You’ll Never Believe These Photographs of New York Are Actually Paintings

See the source photos of a master photorealist painter

The Plaza, 1991© Richard Estes—Courtesy of the Museum of Art and Design, New York
Bus with Reflection of the Flatiron Building, 1966-67© Richard Estes—Courtesy of the Museum of Art and Design, New York
Columbus Circle Looking North, 2009© Richard Estes—Courtesy of the Museum of Art and Design, New York
Woolworth Building, 2003© Richard Estes—Courtesy of the Museum of Art and Design, New York
Self-Portrait, 2013© Richard Estes—Courtesy of the Museum of Art and Design, New York
Sunday Afternoon in Central Park, 1989© Richard Estes—Courtesy of the Museum of Art and Design, New York
Bridal Accessories, 1975© Richard Estes—Courtesy of the Museum of Art and Design, New York
Study XIII, Theater, 1997© Richard Estes—Courtesy of the Museum of Art and Design, New York
D Train, 1988© Richard Estes—Courtesy of the Museum of Art and Design, New York
Richard Estes and Michael Domberger at the Edition Domberger in Filderstadt, Germany, newt Stuttgart, where his three Urban Landscapes portfolios and all but one of Estes' silkscreen editions were made, c. 1988© Dennis and Diana Griggs—Courtesy of the Museum of Art and Design, New York
Brooklyn Bridge, 1993© Richard Estes—Courtesy of the Museum of Art and Design, New York
Untitled (including Brooklyn Bridge images), date unknown© Richard Estes—Courtesy of the Museum of Art and Design, New York
Untitled (including Brooklyn Bridge images), date unknown© Richard Estes—Courtesy of the Museum of Art and Design, New York
Staten Island Ferry Arriving in Manhattan, 2012© Richard Estes—Courtesy of the Museum of Art and Design, New York
Untitled (Staten Island Ferry and New York City images) c. 1975© Richard Estes—Courtesy of the Museum of Art and Design, New York
Untitled (Staten Island Ferry and New York City images) c. 1975© Richard Estes—Courtesy of the Museum of Art and Design, New York

At the advent of photography, the anxiety of the the painter was that their craft had been rendered instantly obsolete. Surely, one might have thought looking at an early glass plate negative, no human hand could outdo what the machine was designed to perfect. Painting took a new direction, conveying distorted impressions, expressing emotion in ways which the machine hadn’t yet been put to use. The hand grew heavier and eventually found itself painted into the corner of a black square.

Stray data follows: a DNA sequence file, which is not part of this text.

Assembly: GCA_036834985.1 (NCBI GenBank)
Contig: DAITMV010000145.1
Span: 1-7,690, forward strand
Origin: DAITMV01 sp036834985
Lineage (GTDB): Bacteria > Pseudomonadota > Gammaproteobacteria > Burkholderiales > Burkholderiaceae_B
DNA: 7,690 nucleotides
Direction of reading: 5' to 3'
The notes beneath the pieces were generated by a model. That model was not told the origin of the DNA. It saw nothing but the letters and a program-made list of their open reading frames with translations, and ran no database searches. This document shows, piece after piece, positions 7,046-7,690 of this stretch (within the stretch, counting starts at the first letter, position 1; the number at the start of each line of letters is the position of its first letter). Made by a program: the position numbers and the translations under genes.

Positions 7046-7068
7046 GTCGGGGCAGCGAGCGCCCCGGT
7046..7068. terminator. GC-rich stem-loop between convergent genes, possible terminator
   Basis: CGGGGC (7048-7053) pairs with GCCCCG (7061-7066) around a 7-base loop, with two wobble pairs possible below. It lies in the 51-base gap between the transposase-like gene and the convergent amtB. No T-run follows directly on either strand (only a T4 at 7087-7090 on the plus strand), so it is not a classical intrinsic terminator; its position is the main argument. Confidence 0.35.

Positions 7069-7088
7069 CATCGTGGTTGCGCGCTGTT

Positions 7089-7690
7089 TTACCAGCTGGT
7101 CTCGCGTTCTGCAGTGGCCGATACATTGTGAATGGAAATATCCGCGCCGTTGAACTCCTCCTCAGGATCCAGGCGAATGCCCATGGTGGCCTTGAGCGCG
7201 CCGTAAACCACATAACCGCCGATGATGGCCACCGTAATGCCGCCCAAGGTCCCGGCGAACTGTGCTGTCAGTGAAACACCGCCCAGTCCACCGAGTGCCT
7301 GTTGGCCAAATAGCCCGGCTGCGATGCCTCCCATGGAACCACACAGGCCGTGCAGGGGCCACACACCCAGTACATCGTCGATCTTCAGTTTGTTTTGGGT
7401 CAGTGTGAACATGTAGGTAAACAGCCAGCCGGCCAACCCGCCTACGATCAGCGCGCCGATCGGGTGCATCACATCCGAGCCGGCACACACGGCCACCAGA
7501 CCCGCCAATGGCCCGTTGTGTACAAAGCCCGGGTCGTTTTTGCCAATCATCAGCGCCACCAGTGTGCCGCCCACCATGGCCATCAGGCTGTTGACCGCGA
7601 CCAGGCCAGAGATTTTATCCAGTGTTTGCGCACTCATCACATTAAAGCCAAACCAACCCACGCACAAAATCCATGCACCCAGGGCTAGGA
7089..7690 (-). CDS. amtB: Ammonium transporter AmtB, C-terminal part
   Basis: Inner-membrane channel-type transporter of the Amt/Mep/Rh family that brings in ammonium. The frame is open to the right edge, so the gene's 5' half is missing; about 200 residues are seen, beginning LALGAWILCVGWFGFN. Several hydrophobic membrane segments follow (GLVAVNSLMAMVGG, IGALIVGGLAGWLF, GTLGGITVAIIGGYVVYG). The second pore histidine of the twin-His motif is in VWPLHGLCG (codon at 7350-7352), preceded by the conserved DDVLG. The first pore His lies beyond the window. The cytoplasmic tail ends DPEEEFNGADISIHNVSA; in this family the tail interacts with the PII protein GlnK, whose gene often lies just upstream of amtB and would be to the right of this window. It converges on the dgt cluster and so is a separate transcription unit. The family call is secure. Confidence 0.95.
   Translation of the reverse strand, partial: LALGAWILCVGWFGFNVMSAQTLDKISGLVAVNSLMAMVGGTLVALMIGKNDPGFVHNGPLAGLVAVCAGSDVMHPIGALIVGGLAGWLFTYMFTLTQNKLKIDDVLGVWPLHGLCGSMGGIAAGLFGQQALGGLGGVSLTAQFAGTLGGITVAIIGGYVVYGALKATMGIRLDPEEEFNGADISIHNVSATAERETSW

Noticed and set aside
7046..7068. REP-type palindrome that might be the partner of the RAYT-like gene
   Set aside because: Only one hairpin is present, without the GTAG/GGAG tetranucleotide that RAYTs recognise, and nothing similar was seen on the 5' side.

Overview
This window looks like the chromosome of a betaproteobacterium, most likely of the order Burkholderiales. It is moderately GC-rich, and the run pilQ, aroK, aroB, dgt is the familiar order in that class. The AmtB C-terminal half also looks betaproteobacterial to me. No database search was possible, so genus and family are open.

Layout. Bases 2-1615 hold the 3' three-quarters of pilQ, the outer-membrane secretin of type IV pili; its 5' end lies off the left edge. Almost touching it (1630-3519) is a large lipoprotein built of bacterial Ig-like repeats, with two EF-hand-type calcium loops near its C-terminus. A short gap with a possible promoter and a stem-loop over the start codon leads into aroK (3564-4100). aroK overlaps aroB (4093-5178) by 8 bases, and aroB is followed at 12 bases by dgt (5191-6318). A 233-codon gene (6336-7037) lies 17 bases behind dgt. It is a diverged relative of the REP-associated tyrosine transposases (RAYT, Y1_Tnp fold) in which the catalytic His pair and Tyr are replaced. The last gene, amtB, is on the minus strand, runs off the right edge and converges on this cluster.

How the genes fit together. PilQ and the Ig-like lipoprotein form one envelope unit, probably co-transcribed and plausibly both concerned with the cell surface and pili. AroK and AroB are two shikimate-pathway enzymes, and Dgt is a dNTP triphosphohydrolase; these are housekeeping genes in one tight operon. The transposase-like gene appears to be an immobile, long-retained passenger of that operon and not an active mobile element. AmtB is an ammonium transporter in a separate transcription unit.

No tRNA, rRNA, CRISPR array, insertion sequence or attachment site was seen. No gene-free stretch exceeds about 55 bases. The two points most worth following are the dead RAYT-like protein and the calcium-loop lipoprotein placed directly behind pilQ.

At that moment, around the middle of the last century, emerged a new movement of photorealism, not only approximating the visual fidelity that a camera could capture, but in certain cases, until recent technological developments, even surpassing its limits. The name Chuck Close may come to mind, particularly for photographers familiar with his later work in daguerreotypes. But among the leading figures driving and setting the bar of the movement was Richard Estes, whose exhibition "Painting New York City," on view at the Museum of Art and Design through Sept. 20, 2015, dives into his process over five decades of urban photorealism through fascinating source photographs, proofs, and art-making tools.

According to curator Patterson Sims, what sets Estes apart is that he is not simply copying the photographs he makes himself, which we get to see here for the first time; he doesn't overlay a grid and transfer information onto the canvas block by block like his contemporaries. His paintings are "depicted in a way that we'd call photographically precise, but Richards not a photorealist painter, he's a photo-derived painter," Sims says. "He uses them as an impressionist painter might use the landscape."

Estes' compositions, color sense, and eye for impeccably rendered reflections, remind of the photographs of Saul Leiter [particularly slide 2 above], who unsurprisingly was renowned as a painter first. Ultimately, Estes describes himself as "just an old-fashioned artist."

"Abstraction is sort of a foundation for painting but it’s really not enough," he says in the video below. "You can’t make any mistakes in abstraction, you can’t do a bad drawing in abstraction. But in realism, it has to be right."